On May 19th the Ottomans launched a 42,000 strong counter-attack with the aim of driving the Anzacs into the sea, their surprise attack ruined when they were spotted by British reconnaissance aircraft resulting in them suffering 3,000 men killed and more than 4 times that injured. Only 160 Anzacs were killed but one of them was British born stretcher bearer named John Simpson Kirkpatrick who barely known in his birth country came to prominence in his adopted country of Australia for his repeated evacuation of wounded men on the back of a donkey. His story quickly became the stuff of legends amongst the Australian forces and in Australia generally. Such were the heavy Ottoman losses that the Anzacs agreed to a truce to allow the Ottomans to recover their dead which allowed men from both sides to mingle in a similar manner to the famous Christmas truce on the Western Front. Though the British ship HMS Goliath was torpedoed which greatly affected their ability to launch effective onshore bombardments, HMS E11 managed to pass through the Dardanelles and disabled or sank 11 enemy vessels and even reached Constantinople harbour itself where it damaged a gunboat and the harbour side which saw its Captain Martin Nasmith awarded a Victoria Cross, just one of many in the Gallipoli campaign. Due to the lack of heavy artillery and an unwillingness to repeat the slaughter of their last major attack against the Anzacs, the Ottomans became unwilling to mount further frontal assaults and instead saw increased use of tunnelling. June and July saw more of the same with the both sides seeing casualty rates of around 25%. The Allies seemed unable to make inroads whilst the Ottomans couldn’t push them back into the sea with the Divisional strength of both sides increasing from 5 and 6 to 15 and 16 respectively. The stalemate forced the Allies to come up with a new plan to capture the high ground with 2 new divisions landing 5 miles north of Anzac Cove at Suvla Bay on August 6th whilst a renewed attempt on the high ground at Sari Blair would be made by existing troops. The landing was successful but the Ottomans on high ground stopped the Allied force really getting off the beach despite successful Australian diversion attacks nearby.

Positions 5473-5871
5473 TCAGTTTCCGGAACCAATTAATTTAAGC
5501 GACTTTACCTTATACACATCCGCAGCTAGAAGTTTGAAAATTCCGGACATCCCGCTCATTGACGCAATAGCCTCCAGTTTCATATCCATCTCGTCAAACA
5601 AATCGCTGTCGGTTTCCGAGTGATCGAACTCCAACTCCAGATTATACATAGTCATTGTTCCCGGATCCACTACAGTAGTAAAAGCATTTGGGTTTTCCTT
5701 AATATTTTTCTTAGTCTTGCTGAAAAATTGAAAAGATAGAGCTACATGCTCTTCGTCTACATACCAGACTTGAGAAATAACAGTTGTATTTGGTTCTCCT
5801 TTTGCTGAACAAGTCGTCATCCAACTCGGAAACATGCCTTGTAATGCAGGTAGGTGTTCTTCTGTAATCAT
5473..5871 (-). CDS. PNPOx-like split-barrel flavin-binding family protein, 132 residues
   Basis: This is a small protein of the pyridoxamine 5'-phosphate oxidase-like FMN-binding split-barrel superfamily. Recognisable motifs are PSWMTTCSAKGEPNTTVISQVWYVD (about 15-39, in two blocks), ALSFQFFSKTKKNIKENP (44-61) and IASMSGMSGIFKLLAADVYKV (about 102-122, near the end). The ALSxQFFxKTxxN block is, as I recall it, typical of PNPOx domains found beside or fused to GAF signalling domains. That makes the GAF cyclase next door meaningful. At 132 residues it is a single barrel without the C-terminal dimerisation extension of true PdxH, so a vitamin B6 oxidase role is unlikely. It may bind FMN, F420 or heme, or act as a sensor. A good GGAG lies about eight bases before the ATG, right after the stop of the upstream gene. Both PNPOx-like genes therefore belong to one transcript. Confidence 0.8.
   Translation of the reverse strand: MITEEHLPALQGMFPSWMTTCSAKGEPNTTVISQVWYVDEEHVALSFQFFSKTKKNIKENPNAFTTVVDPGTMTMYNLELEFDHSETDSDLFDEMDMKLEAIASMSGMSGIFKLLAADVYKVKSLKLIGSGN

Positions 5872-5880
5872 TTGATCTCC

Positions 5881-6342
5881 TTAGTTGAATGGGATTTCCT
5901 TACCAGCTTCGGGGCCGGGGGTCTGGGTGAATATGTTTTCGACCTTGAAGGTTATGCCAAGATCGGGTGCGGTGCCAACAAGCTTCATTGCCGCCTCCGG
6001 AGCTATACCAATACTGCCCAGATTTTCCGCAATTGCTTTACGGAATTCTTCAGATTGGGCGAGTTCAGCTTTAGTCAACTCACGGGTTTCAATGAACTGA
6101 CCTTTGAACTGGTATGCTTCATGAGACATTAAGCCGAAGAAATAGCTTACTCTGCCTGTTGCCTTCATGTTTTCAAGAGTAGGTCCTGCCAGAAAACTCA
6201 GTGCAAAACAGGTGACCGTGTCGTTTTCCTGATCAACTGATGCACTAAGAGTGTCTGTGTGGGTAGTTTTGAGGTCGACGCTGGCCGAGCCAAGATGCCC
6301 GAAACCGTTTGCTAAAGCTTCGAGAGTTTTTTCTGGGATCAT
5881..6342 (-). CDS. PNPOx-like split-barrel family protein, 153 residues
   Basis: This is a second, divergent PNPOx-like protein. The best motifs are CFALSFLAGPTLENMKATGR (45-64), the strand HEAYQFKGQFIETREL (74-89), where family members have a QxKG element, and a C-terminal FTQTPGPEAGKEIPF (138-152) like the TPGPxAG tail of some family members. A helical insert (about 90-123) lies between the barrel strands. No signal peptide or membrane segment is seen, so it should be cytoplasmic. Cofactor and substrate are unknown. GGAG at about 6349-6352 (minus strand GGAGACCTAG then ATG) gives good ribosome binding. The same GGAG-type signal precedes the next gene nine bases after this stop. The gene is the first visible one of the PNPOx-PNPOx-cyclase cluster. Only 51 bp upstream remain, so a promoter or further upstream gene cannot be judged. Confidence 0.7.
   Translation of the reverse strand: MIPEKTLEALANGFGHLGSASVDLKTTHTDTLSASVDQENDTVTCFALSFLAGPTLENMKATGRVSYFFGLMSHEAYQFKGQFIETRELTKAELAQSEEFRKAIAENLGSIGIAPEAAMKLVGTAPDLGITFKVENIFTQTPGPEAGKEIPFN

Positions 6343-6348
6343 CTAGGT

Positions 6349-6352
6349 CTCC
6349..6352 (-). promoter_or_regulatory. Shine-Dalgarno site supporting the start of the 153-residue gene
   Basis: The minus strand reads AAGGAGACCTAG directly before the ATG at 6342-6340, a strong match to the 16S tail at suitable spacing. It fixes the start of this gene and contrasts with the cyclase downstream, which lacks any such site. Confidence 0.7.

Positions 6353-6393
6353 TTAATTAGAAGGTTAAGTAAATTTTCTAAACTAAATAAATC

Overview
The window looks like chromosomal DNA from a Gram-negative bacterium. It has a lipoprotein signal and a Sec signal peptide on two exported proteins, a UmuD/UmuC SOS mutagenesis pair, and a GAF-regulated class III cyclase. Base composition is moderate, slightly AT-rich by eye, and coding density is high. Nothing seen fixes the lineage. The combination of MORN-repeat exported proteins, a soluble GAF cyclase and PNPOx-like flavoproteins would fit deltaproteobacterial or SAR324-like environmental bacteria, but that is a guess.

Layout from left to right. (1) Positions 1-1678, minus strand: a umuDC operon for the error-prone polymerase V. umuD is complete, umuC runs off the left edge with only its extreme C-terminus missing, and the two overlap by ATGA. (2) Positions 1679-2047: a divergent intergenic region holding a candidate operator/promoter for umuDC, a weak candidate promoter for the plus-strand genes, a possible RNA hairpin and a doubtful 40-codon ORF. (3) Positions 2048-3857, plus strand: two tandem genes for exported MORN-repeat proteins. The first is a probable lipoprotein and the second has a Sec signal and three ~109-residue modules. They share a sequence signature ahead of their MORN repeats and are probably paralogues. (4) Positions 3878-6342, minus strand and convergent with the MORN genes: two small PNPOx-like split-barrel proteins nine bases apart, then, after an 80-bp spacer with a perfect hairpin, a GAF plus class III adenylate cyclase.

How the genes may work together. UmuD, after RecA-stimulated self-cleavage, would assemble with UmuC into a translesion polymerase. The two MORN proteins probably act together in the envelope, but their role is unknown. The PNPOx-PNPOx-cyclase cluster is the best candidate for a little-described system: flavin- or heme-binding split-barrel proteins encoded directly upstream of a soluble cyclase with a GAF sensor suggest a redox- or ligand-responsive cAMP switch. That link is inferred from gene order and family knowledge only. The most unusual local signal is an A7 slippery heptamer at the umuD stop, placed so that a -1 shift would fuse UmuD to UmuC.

New Zealand forces managed to get within 500 metres of their objective without actually making it and nearby Australian and Indian groups actually got lost in the dark and were easily seen off by the Ottoman defenders. Back in Europe Lord Kitchener decided it was time to make a big push in France which meant there were only limited men left to reinforce the troops at Gallipoli and with Bulgaria now entering the war it meant the Ottomans could more easily get substantial German reinforcements. On 25th September Kitchener ordered that 3 Divisions leave the Dardanelles for Salonika in Greece. The summer heat affected both sides with many succumbing to outbreaks of disease and both sides suffering from supply problems leading to ordinary men to strike up conversation and bartering with their opponents. In the autumn it was a different story with the Allied troops in their poor positions being deluged by 3 days of rain and then snow and so it was decided that the Allies withdraw from Gallipoli, leaving their flooded trenches and unburied dead where they were. Most troops were recovered in an orderly fashion throughout December with the last men leaving on 8th January 1916. Allied vehicles were sabotaged and over 500 mules were killed to prevent them falling into Ottoman hands. The Gallipoli campaign is often looked at as an unmitigated disaster and while the Allies didn’t come close to meeting their objectives they did succeed in using up vast amount of Ottoman resources. The Allies suffered from bad planning, poor logistics, inaccurate maps and intelligence and undefined goals whilst the Turks held onto all the high and most defensive positions. Additionally, Allied submarines had all but stopped the Ottoman navy from venturing out to sea with all the supply problems this created. Some of the Anzac officers were promoted after the campaign whilst Gallipoli was at last the undoing of Lord Kitchener with the new coalition government quickly losing faith in him. Meanwhile the Ottoman successes inspired their men in future actions against the British in the Middle-East, notably in Iraq. However there can be no doubt that the Gallipoli campaign was a disaster for Allied morale and the mistakes made went on to influence much more successful amphibious landings at D-Day, the American Pacific WW2 campaign and more recently the incredible British landings at the Falklands in 1982. It seemed that those in charge of the Gallipoli campaign forgot one of the basic tenants of both the military and human nature in that soldiers are likely going to resist all the harder when their homeland is under attack regardless of what side of the war they are on. Turkey went on to lose the war and her empire and one day after the Armistice, French, British and Italian forces occupied Istanbul, the first time western forces had occupied the great city since the fall of the Byzantine Empire in 1453.